Letting the Secret Out

I often get asked why I find it so easy to tell someone new about my cystic fibrosis. The first thing I say in response is that it actually really isn’t the easiest thing in the whole world, it is just easier tell someone about it up front rather than keeping a giant secret.

When I was really young, or I would tryout for a hockey team or football team, my parents always used to tell whoever the important “adult” or the coach what I was dealing with. That way if something ever went wrong, God forbid, there could be a sense of calm and control for that person. For me, though, I took on the responsibility of telling whomever I thought necessary at a young age.

I do understand, though, why it is so hard for some patients to talk about it openly. It makes people feel very different, and I get that. I don’t care what you think, but it is human nature to stay away from someone who you think might be sick, that is just the honest truth. Just think about any time you were in grade school. There always seemed to be a kid with a runny nose and anyone, with or without CF, was always taught to keep his or her distance from that kid, I get it. Well, unfortunately, a CF patient might be in that situation more than once.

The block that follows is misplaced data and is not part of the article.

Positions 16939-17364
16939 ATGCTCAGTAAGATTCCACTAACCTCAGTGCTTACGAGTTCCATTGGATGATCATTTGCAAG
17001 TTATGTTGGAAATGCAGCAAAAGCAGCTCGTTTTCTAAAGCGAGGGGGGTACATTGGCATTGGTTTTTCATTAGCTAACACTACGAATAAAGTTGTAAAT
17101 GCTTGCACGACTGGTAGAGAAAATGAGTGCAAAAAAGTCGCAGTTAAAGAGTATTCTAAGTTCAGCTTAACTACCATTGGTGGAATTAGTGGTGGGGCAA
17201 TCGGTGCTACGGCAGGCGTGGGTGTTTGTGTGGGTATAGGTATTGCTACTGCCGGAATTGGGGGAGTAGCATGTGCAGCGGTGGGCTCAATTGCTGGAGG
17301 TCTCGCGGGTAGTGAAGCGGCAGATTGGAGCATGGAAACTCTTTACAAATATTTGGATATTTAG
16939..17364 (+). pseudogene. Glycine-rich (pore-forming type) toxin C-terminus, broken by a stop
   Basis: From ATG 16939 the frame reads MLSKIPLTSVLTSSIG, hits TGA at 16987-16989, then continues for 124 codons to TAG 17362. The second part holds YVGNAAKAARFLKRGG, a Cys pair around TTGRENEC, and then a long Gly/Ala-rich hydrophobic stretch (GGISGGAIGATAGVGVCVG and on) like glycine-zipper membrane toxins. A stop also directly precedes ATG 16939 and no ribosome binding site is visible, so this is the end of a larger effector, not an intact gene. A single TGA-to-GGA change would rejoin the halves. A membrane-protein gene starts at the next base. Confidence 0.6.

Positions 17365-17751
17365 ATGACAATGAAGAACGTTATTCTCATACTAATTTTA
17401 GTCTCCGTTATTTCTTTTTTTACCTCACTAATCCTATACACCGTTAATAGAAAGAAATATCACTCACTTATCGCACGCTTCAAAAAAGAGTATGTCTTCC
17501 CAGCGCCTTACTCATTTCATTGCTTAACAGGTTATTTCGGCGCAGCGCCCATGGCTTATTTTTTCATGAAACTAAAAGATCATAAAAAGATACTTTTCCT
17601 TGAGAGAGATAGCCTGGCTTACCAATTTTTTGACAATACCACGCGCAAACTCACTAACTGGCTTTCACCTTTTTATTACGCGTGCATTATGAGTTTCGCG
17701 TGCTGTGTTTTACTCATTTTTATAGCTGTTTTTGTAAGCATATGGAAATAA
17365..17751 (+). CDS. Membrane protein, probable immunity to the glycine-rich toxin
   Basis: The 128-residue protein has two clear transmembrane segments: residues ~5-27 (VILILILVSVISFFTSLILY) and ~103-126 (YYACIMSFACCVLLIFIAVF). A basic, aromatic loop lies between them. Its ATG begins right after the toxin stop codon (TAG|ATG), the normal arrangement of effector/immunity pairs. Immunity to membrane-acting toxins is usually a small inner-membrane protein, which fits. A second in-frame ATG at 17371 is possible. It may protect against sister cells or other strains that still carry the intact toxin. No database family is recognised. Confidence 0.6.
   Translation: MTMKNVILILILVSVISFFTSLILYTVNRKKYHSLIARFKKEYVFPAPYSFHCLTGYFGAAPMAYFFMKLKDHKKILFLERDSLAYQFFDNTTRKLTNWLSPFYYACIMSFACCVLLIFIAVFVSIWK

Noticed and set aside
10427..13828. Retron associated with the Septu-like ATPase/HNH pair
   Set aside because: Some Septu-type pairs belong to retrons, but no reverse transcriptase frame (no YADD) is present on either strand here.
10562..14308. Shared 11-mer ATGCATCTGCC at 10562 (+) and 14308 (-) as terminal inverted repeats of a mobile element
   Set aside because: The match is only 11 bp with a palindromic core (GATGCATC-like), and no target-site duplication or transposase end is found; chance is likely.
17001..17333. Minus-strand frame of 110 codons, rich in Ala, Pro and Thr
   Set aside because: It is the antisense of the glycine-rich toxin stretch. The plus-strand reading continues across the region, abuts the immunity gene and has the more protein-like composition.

There are a few different “techniques” that I think I have mastered over the years when it comes to openly discussing a terminal (hardly) illness.